It’s getting a lot more interesting.
On the one hand, Occupy Central and its pro-democracy backers are admitting their popular support is waning. On the other, the government is ratcheting up a public relations campaign to win Hong Kong’s so-called silent majority over to Beijing’s recently announced electoral framework for the next chief executive election.
The hard sell began with a speech by former Hong Kong chief executive Tung Chee-hwa on Wednesday, two days after the proposal was announced by the National People’s Congress.
Tung said Hong Kong people are sensible and patriotic — perhaps the first time pragmatism and love of country were mentioned next to each other in the ongoing raucous political debate.
He called on Hong Kong democrats to set aside their political differences with Beijing to achieve universal suffrage for Hong Kong people in 2017.
For the record, the Tung media event was organized not by the government but by a public relations firm.
Now comes a wave of television ads targeting Hong Kong at large and it’s even a harder sell.
The pitch is built around a catchy slogan (“My vote. Gotta have it”) and a dubious, utterly sexist line made by Liaison Office chief Zhang Xiaoming on Wednesday, comparing the proposal to a “pretty girl” and implying a you’d-better-take-her conclusion.
But as Tung said, Hong Kong people are smart and we agree, so we dare say they will have seen through this naked attempt at brainwashing.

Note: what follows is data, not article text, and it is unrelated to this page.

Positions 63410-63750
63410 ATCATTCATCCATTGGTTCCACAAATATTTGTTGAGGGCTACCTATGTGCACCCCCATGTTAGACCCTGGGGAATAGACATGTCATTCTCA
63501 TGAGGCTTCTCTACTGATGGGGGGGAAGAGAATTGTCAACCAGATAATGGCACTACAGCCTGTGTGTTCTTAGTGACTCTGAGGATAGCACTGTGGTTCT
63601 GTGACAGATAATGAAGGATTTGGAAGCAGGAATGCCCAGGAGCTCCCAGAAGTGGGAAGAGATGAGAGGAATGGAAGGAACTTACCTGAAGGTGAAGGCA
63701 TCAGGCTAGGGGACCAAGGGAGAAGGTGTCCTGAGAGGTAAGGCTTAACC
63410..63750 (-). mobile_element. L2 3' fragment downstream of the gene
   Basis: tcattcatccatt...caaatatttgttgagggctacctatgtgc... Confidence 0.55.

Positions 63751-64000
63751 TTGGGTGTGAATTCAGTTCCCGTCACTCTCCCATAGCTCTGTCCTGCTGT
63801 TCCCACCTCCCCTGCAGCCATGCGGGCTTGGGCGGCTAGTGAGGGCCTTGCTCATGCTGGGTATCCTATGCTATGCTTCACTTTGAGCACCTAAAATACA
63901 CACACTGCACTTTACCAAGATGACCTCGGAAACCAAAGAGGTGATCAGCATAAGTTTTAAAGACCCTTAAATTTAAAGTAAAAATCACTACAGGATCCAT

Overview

Hong Kong and Beijing obviously see this as a nice, soft approach to win people’s hearts and minds.
And if Occupy Central is right about losing popular support for its hard-line campaign of civil disobedience, the government TV ads might make it easier for the silent majority to back the pro-Beijing camp.
Or it could backfire and drive Hong Kong people into the embrace of Occupy Central.
There’s a touch of irony here.
In the ad campaign, the government is harking back to the “good old days” before the much unloved administration of Leung Chun-ying.
In a series of historical flashbacks, the ad shows how Hong Kong chose its post-colonial leaders — by a small Beijing-backed election committee — and contrasts the exercise with the prospect of direct election by one-man, one-vote in 2017.
If nothing else, it’s a stark and powerful contrast that is not hard to understand by an ordinary citizen.
And by wheeling out Tung, who was Hong Kong public enemy No. 1 before he was forced from office in 2005 as its first chief executive, the pro-Beijing forces are highlighting how far Hong Kong has come.
The idea is not so much to get Hong Kong people to embrace the election proposal as to decimate Occupy Central and the political hardliners into irrelevance.
After all, the real battle is not about the wider population; it’s about a handful of legislators who can make or break the proposal.
All 27 pan-democrats have vowed to vote against the measure which means it won’t pass muster.
The pro-establishment campaign will only harden the pan-democrats’ resolve but in the end, there’s no stopping the government steamroller.
Occupy Central and its supporters will have to build on friendly forces such as the United States, Britain and Japan and turn their campaign into an international issue.
Exactly how they will do that is unclear, but to be sure, the effort will take time, perhaps longer than it will take Hong Kong to reach the 50 years within which it has been guaranteed a high degree of autonomy under a now-controversial agreement between China and Britain.
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